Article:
The terms “Orient” and “Oriental,” though still used pretty freely across the pond, elicit a cringe these days among politically correct Americans. When what’s meant is “East Asia,” we simply default to “Asia” and “Asian,” terms carrying less baggage. But the “Orient” of “Orient Express,” London-based food writer Silvena Rowe’s second book foray, is not East Asia. If anything, it’s Asia Minor, plus the Eastern Mediterranean. What this is is explained in the subtitle of “Orient Express”: “Fast Food From the Eastern Mediterranean.” Whew! If only that’s what it were called. (As Churchill said, the United States and England are “two nations divided by a common language.”)
Now to the subject of just how speedy “Orient Express” is. Our family loves borek, the Turkish filled-pastry rolls. Rowe’s version, stuffed with crab, saffron, and fennel, uses phyllo, and springlike notes of anise (tarragon and fennel) blended just fine with the crab. With what would turn out to be characteristic reticence, Rowe doesn’t mention how much filling goes in each roll, so I ended up with 18 instead of 12. No matter; they all disappeared anyway.
Turkey and pine nut kebabs with saffron mayonnaise are easy to love, broiled instead of skewered on a grill. I hope you already know how to make mayonnaise, though, since Rowe’s 2-sentence whisking instructions give no hint of how much can go wrong. (Tip: It’s easier in a food processor, and even easier spooned out of the jar.)
Orient Express: Fast Food From the Eastern Mediterranean
Chickpea and cumin kofte with tahini and lemon sauce takes the familiar meatballs in a vegetarian direction — again, no indication how large or how many — and you’ll need a lot more than 2 tablespoons of oil to batch-fry the lot, even in a nonstick pan. Anchovy and parsley-stuffed veal meatballs with olive oil and garlic cream are brimming with umami, and not terribly fussy. Again, no instructions on how big a meatball you’re going for, or how many you should have at the end.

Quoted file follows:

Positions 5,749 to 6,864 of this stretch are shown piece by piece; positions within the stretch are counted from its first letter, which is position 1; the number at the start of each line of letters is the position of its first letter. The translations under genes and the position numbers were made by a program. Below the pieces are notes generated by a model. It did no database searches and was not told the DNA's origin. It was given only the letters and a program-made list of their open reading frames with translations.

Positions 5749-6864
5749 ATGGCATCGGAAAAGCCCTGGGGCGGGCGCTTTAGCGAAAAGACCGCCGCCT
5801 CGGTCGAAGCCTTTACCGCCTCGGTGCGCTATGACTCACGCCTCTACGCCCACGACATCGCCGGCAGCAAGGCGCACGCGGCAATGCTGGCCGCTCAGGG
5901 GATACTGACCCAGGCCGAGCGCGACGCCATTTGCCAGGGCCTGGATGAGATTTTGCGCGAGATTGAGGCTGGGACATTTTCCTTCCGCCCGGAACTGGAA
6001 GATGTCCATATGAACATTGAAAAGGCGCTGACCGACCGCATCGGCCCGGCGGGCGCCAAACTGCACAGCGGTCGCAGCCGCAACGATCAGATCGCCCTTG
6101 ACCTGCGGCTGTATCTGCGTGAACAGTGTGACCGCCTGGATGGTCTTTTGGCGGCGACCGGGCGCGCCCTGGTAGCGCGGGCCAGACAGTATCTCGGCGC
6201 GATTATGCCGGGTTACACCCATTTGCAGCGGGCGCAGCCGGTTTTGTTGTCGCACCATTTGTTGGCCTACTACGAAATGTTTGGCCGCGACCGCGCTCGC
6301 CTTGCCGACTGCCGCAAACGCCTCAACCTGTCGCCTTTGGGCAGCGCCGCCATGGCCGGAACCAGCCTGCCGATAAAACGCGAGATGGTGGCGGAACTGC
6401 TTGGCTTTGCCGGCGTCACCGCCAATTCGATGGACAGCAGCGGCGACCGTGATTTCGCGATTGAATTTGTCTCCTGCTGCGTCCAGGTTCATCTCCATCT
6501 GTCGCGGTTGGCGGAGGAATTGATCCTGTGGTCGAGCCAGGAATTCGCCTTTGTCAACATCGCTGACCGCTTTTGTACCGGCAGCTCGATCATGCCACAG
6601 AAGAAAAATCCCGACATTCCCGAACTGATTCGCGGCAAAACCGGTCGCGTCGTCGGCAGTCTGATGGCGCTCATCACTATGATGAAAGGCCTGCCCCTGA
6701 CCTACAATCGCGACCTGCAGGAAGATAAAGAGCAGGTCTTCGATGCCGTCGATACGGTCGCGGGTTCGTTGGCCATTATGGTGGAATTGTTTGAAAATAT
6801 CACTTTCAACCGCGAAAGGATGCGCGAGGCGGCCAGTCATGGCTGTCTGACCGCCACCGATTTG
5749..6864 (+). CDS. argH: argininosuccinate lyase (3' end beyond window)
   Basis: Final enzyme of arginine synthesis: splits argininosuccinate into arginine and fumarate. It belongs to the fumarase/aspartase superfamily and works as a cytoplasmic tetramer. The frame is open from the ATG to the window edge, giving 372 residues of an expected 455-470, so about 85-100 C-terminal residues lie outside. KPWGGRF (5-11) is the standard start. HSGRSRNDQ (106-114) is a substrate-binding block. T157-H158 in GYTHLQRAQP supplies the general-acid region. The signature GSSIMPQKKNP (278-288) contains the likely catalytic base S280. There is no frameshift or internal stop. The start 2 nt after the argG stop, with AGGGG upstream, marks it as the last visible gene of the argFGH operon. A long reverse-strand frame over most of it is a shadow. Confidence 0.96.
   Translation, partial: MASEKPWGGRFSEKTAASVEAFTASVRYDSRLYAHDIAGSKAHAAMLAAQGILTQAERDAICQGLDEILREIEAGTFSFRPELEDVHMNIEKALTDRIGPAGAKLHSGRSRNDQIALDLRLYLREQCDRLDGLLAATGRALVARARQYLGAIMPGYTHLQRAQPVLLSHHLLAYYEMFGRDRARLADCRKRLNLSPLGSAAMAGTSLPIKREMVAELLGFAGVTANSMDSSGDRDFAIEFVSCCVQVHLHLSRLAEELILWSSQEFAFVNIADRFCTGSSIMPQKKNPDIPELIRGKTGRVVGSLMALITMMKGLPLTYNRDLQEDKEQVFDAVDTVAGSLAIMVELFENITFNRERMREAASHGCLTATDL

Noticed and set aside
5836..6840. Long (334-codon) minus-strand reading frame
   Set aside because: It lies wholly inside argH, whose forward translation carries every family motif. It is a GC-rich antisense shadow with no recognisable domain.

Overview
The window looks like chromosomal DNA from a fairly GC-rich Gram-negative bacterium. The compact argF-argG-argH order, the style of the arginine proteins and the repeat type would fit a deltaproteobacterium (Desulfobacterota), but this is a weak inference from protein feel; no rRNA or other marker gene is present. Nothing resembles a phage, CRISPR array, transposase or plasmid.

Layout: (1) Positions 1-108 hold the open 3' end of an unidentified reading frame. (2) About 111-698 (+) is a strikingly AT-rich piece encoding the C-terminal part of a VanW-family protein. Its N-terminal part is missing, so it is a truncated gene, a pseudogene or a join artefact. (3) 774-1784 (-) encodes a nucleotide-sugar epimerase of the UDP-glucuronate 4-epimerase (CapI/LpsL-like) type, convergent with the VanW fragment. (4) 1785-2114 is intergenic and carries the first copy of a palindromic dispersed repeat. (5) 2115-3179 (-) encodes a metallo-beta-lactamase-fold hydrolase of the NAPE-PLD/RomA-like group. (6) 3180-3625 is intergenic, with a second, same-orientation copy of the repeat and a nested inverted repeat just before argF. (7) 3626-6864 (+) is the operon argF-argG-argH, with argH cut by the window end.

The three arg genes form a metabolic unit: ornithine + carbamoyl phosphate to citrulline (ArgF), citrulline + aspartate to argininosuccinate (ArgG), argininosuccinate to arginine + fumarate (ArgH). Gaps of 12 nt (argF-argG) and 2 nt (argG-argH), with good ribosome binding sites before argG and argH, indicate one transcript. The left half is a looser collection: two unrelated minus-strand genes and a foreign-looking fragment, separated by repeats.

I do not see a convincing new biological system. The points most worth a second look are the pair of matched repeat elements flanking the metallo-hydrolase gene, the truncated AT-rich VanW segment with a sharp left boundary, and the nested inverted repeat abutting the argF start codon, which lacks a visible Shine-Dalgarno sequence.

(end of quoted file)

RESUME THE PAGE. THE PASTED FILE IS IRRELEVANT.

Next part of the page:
Sumac and pistachio dukkah shrimp comes with way too much sauce, which I thoughtlessly dumped in its full quantity onto the dish, ending up with something that looked nothing like the photograph. In moderation, though, the tahini beautifully pairs with the punctuation of ground nuts and spices that is a dukkah. Honey mashed fava beans with capers and scallions cooks up looking as sunny as polenta, with a beany, savory taste. But it doesn’t set up as it’s predicted to, even overnight, which renders meaningless the instruction to cut out shapes from the mash with a cookie cutter.
Sticky honey, pomegranate, and Ottoman-spiced chicken wings get the royal treatment: a long bath in garlicky pomegranate molasses and juice and a leisurely roasting till golden. Even without the suggested scattering of pomegranate seeds (now out of season), they steal the show.
For sweets, a cardamom and white chocolate mousse caused problems from the start, when one ingredient was listed only in metric. I had on hand a scale that measured both grams and ounces. The white chocolate, melted and thick and beaten with egg yolks, grew ropy as it hit the cold cream. It still tasted good, despite a questionable texture.
In the end, I had to conclude that “Orient Express” is one of those books that’s beautiful on the inside. Once you get past the title, the slips into metric-only, and the imprecision of the recipe prose, there are some truly innovative, progressive, and — yes — fairly swift riffs on classic Middle Eastern flavor combinations. To get there, though, you’ll need at least 100 grams (that’s almost a quarter-pound) of extra patience.